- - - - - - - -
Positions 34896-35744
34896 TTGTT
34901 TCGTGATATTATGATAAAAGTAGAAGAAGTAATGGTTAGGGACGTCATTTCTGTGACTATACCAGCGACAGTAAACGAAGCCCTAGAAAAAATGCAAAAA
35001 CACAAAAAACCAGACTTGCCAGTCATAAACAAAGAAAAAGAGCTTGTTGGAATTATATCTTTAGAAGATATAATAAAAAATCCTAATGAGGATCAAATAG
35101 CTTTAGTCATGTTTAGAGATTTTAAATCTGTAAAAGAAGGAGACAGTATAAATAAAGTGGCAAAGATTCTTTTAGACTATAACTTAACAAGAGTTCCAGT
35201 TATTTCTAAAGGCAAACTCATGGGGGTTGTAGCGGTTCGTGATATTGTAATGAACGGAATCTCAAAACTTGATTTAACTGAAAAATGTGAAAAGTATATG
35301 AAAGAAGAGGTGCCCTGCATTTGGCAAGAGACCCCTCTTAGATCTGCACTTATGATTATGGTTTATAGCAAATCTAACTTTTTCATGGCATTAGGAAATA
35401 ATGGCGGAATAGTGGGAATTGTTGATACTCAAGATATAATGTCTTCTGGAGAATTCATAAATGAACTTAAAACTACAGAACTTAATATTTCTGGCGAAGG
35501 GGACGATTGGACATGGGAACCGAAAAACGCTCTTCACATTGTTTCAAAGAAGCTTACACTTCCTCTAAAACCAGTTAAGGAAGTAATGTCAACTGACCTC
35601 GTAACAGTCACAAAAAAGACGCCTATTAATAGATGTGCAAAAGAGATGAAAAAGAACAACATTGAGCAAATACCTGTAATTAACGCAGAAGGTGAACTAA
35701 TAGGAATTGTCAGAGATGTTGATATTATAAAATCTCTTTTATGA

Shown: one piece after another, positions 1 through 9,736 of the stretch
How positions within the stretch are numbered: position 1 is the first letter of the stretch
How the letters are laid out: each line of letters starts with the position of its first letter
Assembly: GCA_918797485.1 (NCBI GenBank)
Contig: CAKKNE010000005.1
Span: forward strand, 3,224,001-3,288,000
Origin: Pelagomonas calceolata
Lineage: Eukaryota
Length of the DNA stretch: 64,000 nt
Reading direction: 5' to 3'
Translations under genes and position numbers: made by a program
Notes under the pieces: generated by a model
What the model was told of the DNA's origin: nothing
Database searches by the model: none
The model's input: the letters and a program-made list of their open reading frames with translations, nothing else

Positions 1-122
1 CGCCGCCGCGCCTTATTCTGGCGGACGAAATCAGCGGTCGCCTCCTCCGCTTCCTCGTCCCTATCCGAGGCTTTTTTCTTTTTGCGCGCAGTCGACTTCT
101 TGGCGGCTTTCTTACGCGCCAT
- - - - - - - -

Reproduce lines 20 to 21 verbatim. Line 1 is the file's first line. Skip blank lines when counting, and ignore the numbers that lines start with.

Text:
Length of the DNA stretch: 64,000 nt
Reading direction: 5' to 3'